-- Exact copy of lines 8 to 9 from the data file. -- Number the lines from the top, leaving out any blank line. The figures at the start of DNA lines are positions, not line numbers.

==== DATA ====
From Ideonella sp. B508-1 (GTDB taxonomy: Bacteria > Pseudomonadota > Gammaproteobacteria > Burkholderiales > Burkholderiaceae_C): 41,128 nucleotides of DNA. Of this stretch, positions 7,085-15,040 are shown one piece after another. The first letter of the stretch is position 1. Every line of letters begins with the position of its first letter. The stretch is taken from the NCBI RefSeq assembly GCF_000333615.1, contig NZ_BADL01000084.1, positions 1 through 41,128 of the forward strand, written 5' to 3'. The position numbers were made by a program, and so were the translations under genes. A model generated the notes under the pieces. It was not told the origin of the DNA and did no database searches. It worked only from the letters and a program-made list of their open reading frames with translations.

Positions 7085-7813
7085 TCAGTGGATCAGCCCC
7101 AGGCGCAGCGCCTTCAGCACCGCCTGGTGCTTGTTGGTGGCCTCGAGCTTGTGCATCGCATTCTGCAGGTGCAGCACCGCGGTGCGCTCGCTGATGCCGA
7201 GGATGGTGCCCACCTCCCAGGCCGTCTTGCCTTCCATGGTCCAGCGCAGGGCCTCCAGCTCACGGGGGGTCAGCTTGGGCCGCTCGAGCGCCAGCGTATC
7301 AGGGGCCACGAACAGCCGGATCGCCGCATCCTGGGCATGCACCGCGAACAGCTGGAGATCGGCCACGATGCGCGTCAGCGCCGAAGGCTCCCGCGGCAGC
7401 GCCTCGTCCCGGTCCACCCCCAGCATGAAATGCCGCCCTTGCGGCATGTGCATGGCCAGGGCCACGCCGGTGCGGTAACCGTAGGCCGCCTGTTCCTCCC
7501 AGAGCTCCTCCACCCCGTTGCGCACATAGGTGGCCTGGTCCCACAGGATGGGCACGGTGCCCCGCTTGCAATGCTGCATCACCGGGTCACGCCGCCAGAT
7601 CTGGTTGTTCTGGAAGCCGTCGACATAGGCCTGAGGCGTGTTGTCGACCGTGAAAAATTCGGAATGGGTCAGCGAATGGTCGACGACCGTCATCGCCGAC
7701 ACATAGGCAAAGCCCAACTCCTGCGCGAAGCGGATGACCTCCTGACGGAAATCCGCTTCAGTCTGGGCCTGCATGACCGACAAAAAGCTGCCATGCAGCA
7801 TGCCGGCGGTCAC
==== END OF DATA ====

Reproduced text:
7501 AGAGCTCCTCCACCCCGTTGCGCACATAGGTGGCCTGGTCCCACAGGATGGGCACGGTGCCCCGCTTGCAATGCTGCATCACCGGGTCACGCCGCCAGAT
7601 CTGGTTGTTCTGGAAGCCGTCGACATAGGCCTGAGGCGTGTTGTCGACCGTGAAAAATTCGGAATGGGTCAGCGAATGGTCGACGACCGTCATCGCCGAC